Alzheimer's Drug May Help Down Syndrome Kids
Aricept May Improve Language Skills in Children With Down Syndrome
WebMD News Archive
Oct. 1, 2004 -- A drug commonly used to treat Alzheimer's disease may boost communication skills of children with Down syndrome, a new study shows.
Researchers found children with the disorder who received the Alzheimer's drug Aricept experienced an improvement in language skills, such as being able to express themselves. If further studies confirm these results, researchers say the drug may potentially help children with Down syndrome learn better and communicate more effectively.
Down syndrome is the most common genetic cause of mental retardation worldwide, and it affects about one in every 800 births. People born with the condition suffer from varying degrees of mental retardation and are more prone to other diseases, such as heart disease. But recent medical advances have extended the expected life span of people with Down syndrome to over age 55.
"As people with Down syndrome continue to live longer, [drugs] that might increase their quality of life are of paramount importance," researcher Priya Kishnani, MD, a medical geneticist and co-director of the Down Syndrome Clinic at Duke University Medical Center, says in a news release. Yet, he adds that there remains no available drug treatment that can help patients with Down syndrome improve thinking and communication and live more independently. "It's an unmet need."
"A [drug] that could change the lives of people with Down syndrome early in childhood, making them more active learners, could really maximize their benefit and quality of life," says Kishnani.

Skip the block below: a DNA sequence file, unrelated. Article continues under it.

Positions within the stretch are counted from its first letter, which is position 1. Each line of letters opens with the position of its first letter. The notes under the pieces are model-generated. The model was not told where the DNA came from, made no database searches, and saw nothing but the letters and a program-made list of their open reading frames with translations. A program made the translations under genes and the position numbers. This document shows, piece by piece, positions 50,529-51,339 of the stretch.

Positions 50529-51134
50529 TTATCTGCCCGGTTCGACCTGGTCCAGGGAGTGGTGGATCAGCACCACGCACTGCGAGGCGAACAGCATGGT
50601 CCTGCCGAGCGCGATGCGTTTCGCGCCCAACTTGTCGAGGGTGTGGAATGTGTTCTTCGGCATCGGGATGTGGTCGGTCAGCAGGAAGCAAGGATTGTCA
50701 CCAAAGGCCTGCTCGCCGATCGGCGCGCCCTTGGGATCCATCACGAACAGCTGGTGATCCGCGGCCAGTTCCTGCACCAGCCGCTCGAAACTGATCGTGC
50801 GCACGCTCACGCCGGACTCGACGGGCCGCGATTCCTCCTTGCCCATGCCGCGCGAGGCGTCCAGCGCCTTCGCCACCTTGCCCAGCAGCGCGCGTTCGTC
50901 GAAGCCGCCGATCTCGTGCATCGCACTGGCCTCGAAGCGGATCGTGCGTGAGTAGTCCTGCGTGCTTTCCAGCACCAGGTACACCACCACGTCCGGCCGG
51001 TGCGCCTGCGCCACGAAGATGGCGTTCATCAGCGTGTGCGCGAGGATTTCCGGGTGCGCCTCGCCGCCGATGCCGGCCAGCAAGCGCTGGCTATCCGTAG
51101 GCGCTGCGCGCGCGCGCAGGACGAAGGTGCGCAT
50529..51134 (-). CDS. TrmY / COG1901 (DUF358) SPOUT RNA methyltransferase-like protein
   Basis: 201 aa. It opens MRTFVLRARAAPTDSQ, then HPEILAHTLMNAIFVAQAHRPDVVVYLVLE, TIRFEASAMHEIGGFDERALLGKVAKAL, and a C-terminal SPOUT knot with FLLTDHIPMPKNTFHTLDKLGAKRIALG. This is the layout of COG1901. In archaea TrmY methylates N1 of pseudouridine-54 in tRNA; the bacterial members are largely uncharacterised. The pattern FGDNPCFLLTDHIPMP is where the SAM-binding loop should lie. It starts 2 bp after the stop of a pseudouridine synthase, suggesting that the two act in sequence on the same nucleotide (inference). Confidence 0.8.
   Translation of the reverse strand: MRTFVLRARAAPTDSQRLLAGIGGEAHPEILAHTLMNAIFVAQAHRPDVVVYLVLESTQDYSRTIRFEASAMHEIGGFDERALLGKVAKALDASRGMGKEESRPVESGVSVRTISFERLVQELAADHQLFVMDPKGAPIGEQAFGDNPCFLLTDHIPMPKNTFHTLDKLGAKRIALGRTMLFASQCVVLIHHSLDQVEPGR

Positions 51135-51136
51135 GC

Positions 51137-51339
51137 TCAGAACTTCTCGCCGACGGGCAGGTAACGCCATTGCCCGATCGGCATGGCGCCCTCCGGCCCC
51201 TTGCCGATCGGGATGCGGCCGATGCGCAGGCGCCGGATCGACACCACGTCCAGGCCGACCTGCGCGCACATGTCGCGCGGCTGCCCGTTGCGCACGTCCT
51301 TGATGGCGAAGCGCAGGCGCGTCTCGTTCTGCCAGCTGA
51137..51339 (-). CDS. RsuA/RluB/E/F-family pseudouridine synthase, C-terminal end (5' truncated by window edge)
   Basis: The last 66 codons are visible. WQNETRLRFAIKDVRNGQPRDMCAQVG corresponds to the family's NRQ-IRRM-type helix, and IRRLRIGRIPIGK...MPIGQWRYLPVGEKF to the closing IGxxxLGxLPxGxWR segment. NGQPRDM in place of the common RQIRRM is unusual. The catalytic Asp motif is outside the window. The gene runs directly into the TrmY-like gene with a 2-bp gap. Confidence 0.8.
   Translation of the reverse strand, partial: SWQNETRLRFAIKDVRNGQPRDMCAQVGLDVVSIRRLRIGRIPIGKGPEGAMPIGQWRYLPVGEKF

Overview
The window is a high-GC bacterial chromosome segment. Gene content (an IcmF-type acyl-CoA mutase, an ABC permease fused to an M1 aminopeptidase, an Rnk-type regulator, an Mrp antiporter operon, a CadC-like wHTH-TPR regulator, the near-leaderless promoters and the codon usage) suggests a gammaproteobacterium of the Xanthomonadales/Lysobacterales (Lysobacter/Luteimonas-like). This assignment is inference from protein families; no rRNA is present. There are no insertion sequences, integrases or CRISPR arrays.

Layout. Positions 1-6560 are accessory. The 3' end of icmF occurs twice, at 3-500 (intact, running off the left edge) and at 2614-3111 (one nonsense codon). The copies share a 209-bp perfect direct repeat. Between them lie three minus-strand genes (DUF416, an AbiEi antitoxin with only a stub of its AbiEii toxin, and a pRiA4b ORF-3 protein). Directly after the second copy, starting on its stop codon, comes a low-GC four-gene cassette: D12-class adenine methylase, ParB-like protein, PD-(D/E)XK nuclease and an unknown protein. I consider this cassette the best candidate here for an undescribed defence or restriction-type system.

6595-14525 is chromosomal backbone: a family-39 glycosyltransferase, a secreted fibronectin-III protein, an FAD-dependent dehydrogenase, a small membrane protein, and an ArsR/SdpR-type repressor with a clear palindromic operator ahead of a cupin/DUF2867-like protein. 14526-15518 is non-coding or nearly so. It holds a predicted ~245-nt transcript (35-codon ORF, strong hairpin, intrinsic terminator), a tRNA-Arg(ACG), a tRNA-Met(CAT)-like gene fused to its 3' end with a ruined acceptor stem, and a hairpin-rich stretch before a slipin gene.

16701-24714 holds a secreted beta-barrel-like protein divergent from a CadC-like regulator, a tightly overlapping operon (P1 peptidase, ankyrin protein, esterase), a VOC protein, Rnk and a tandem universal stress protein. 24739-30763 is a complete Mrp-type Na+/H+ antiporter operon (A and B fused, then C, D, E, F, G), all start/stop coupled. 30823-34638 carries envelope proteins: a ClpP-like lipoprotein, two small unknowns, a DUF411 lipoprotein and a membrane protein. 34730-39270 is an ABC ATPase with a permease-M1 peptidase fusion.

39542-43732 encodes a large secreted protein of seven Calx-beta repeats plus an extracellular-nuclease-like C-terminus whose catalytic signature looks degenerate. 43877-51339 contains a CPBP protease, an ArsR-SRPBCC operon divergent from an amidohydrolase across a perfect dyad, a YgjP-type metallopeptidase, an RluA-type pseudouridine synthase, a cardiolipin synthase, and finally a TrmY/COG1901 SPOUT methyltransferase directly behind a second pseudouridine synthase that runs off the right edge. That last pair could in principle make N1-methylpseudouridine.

Drug Targets Mind to Improve Language Skills
In the study, researchers examined the effects of Aricept in seven children with Down syndrome who ranged in age from 8 to 13. The results appear in the Oct. 15 issue of the American Journal of Medical Genetics.
At the start of the study, the children's average score on a test of expressive language skills was equivalent to a child 4 years old. After four months of taking Aricept, researchers found the children showed improvements in their ability to communicate their thoughts and feelings and their score increased to that of a child 4.5 years old.
The study showed that some children experienced no change, and others demonstrated an eight-month gain in age score.
"You expect that children with Down syndrome will show improvements in language skills over time, but certainly not at the rate we observed in most participants over the course of the study," researcher James Heller, a language pathologist at Duke, says in the news release.
Researchers say Aricept increases the availability of the chemical messenger acetylcholine to improve brain function. It does this by blocking the enzyme that normally breaks down the chemical.
They say the findings confirm the results of a previous study of Aricept in adults with Down syndrome. But they caution that both of these studies involved only a very small number of people and more studies are needed to better understand the effects of Aricept in children and adults with Down syndrome.